Bamidbar / Numbers 16:4-8
16:4 When Moses heard this, he fell on his face; 16:5 and he spoke to Korah and all his company, saying, ‘Tomorrow morning the Lord will show who is His, and who is holy, and will bring him near to Himself; even the one whom He will choose, He will bring near to Himself. 16:6 ‘Do this: take censers for yourselves, Korah and all your company, 16:7 and put fire in them, and lay incense upon them in the presence of the Lord tomorrow; and the man whom the Lord chooses shall be the one who is holy. You have gone far enough, you sons of Levi!’ 16:8 Then Moses said to Korah, ‘Hear now, you sons of Levi, (NASB)
Generally incense was offered in a “makhtot” (מַחְתּוֹת) “a pan,” before the Lord, were the priest would carry the pan in his hand. While reading through this section of Scripture, Moshe tells the people that each man is to take his “makhtot” (מַחְתּוֹת) or “censer” and go before the Lord to offer incense by fire. What is interesting about this Scripture in Bamidbar / Numbers 16:6 is that the offering of incense before the Lord was to be conducted only by Aaron and his sons and yet 250 men had censers of their own to bring before the Lord. The Scriptures say that each of Aaron’s sons had his own pan (Vayikra / Leviticus 10:1). Did these 250 men make their own censers with the intention of displacing Aaron and his sons from the Tabernacle? In the case of Aaron’s two sons Nadav and Avihu, while performing their service they perished when committing the error of putting “strange fire” in their censers instead of fire from the altar of the burnt offering. The incense in and of itself is to be set apart as holy for use only in the Tabernacle according to Shemot / Exodus 30:31-38.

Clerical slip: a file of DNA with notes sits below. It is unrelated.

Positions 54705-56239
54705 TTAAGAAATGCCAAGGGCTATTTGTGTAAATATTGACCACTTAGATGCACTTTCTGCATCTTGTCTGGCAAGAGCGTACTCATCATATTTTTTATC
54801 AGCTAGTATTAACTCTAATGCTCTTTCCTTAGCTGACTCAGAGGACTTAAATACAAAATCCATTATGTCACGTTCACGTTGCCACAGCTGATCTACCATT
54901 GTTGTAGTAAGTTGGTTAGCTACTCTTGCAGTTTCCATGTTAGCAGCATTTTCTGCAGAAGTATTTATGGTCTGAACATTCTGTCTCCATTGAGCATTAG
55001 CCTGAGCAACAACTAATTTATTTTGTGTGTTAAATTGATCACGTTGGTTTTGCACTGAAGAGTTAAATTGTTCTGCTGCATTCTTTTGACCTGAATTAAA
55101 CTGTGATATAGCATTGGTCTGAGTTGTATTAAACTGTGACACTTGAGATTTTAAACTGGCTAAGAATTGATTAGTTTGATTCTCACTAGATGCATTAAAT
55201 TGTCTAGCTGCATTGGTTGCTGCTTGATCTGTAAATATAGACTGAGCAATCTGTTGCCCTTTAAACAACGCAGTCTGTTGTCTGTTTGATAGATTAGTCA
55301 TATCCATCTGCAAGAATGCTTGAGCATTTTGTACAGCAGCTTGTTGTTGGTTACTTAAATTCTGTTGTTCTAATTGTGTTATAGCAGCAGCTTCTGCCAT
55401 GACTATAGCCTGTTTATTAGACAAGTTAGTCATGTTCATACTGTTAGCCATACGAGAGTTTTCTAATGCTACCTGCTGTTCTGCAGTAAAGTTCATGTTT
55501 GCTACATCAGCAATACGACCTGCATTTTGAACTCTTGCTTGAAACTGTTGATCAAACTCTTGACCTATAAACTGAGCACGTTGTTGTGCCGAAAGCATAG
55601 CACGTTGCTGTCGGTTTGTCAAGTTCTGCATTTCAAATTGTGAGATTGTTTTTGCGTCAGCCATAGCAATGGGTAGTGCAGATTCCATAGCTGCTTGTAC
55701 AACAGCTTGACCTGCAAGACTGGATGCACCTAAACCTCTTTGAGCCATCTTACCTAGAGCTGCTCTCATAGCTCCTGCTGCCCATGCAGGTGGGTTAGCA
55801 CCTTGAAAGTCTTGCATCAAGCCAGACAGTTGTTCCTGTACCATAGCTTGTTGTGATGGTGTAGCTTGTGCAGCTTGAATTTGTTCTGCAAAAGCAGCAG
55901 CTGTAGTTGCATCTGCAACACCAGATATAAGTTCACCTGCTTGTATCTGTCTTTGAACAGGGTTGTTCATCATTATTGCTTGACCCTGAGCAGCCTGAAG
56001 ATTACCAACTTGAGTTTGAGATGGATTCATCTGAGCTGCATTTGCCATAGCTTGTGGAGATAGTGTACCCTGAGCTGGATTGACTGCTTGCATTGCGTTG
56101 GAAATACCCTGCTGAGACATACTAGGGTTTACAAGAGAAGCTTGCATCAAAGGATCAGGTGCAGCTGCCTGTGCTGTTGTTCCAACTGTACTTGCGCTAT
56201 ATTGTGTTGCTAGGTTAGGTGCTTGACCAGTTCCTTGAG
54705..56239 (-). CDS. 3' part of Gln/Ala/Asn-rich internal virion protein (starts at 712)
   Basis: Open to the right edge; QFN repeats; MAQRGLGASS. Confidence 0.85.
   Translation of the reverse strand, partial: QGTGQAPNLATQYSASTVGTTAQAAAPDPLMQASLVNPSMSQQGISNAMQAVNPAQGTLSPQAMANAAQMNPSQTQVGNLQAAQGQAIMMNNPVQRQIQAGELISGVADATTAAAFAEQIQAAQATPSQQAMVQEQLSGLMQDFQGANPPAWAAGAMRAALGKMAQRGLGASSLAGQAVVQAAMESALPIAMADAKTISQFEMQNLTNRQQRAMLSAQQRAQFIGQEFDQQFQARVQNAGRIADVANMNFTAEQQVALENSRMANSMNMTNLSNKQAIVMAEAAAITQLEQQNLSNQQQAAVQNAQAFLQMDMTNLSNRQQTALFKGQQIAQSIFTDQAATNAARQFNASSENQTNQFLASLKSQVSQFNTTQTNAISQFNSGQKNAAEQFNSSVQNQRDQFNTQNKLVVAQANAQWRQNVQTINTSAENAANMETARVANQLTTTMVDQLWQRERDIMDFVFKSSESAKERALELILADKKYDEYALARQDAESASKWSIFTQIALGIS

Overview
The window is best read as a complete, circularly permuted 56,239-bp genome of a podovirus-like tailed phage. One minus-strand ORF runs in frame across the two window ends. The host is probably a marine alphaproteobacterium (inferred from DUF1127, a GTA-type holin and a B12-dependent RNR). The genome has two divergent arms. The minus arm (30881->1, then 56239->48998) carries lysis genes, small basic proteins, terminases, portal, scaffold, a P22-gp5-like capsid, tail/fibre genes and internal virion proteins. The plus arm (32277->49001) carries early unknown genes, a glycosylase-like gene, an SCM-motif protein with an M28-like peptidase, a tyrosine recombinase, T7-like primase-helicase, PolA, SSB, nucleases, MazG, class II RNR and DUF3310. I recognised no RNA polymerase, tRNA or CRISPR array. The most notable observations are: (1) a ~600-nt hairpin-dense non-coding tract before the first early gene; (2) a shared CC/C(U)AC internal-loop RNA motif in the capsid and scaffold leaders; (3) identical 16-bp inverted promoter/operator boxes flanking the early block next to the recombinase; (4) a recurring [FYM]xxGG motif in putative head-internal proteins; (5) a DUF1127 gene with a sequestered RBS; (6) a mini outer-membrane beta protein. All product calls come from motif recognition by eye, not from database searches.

Shemot / Exodus 30:31-38